A Year of Loss, a Year of Life, Stepping Forward

Oren Miller Hadrian's Wall

One year ago today I lost my friend Oren Miller, and the absence of his voice and his friendship is still as profound.

I think of him often, particularly of his “Cancer” post, which not only announced the diagnosis of the disease that would eventually take his life, but also recalled a moment years earlier when he chose to step back into life and be present.

If you’ve never read it, please take a few minutes and do so, now. If you have read it before, read it again.

I think of him often, particularly when I’m feeling out of my element, unengaged, not taking life in as it comes to me. Oren’s epiphany of choosing to be involved in his own life resonated so deeply, and has continued its echo throughout the 365 days since his last.

Think for a moment about the last year of your life. Scroll back through your mental calendar, and consider the holidays, the birthdays, the everyday. Where you were, what you experienced, who you were with. The times you beamed with pride, fell in love all over again, cuddled during story time. And the times you shouted too loudly, held grudges too closely, cursed your job or the lack of one. Think about the losses you’ve suffered and the things you’ve gained.

In looking back on my last year, I remember the pride and anxiety as my son started kindergarten; finally starting a children’s book; a field trip to the Supreme Court to celebrate a victory, both national and personal. I recall the wonderful people I’ve met, the lives I’ve affected, and those that have influenced mine; being called an inspiration, a mentor, a friend, and the mix of humility and fulfillment those brought about. I think about the ways I’ve failed or disappointed others and myself: the lack of self-care; temper raising its ugly head far too often; inadequacies as a father and a husband. Struggles with loneliness, jealousy, resentment, self-centeredness, apathy.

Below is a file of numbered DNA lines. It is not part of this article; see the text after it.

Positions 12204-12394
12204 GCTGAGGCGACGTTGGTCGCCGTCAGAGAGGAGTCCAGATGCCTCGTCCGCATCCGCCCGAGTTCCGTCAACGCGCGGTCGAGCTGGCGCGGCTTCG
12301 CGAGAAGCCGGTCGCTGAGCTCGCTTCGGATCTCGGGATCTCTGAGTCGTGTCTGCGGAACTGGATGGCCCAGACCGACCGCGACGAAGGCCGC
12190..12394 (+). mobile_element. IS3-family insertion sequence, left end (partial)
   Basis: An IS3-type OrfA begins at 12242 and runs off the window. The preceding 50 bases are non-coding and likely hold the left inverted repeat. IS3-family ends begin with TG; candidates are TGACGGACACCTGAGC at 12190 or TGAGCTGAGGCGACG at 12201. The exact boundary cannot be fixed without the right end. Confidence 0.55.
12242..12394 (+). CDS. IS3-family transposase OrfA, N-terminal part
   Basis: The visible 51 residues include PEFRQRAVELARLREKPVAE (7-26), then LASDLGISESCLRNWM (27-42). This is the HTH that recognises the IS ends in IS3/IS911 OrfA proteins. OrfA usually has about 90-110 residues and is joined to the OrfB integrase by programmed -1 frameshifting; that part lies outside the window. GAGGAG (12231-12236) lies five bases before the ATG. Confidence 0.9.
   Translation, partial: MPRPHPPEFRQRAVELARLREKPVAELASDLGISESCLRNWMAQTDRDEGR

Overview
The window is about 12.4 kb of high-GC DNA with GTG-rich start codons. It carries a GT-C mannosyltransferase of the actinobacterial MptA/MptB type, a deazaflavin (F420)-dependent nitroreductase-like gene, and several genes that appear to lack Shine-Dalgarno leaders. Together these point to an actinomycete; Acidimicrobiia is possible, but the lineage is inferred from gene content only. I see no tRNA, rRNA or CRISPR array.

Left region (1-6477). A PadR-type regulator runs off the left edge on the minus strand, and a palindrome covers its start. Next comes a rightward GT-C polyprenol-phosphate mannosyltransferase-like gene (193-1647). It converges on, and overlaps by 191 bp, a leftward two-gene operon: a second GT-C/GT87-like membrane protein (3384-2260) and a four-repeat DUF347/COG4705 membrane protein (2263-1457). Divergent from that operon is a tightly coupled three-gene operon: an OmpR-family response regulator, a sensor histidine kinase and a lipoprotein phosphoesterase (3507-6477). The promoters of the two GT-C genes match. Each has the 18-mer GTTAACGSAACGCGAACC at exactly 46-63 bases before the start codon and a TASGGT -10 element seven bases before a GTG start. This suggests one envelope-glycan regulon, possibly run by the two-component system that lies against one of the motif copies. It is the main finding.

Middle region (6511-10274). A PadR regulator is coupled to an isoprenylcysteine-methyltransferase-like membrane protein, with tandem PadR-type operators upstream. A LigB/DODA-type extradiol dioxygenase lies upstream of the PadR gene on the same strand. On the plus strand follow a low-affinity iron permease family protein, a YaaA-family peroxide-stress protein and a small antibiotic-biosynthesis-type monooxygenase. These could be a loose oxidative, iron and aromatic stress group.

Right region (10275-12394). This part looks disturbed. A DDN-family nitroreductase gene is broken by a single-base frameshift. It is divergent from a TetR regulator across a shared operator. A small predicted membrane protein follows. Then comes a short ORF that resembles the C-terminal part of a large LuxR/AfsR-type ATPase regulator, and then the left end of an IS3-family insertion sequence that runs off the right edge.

And then I think about Oren’s family, his wife and two children. They, like everyone else, have lived a full year of life. They’ve each had birthdays, started school and jobs, seen achievements and disappointments, welcomed new family members, watched the world change around them. But all of it happened without Oren — without husband and soul mate; without caregiver, teacher, protector, and father. And yet, they go on.

In the process of reminiscing, I realize that before long the time I knew Oren in life will be surpassed by the time he’s been gone. In the too brief months we were friends, his impact on me was indelible. How can I be even a portion of that for others?

Oren Miller Hadrian's Wall

I can take Oren’s advice and continuously decide to not focus on being a step behind, but to realize that “even if I had wanted more out of life, I also knew I had it all.”

I can keep on living, keep on choosing to be here, keep on choosing to take the next step.

. . . . . . . . . . . . . . . . . . . . . . . . . . . . . . . . . . . . . . . . . . . . . . .

In July, I’ll be doing just that in a very literal way. Twelve of us from the dad blogging community will be walking the width of the UK — 80 miles along Hadrian’s Wall. We’re walking to raise funds to start a camp for kids whose parents have been touched by cancer — a camp that will be named in Oren’s honor. I’ll share more details as the walk gets closer, but wanted to keep this post focused on my friend — the primary reason for these massive, numerous steps outside my comfort zone.

These steps, this monumental walk, aren’t really for Oren — his time of need has passed. But it’s certainly because of Oren. And he’ll be with me every step I take. Especially when I’m tempted to give up or complain or wish I wasn’t there. His words and his spirit, his voice and his friendship; they will be there to remind me to get up, be present, to have the time of my life; to live.

To learn more about the walk and to make a contribution, please visit www.Dads4Kesem.com.


. . . . . . . . . . . . . . . . . . . . . . . . . . . . . . . . . . . . . . . . . . . . . . .

Photo by Phil Corless

Related Posts Plugin for WordPress, Blogger...

Leave a Reply

Your email address will not be published. Required fields are marked *

This site uses Akismet to reduce spam. Learn how your comment data is processed.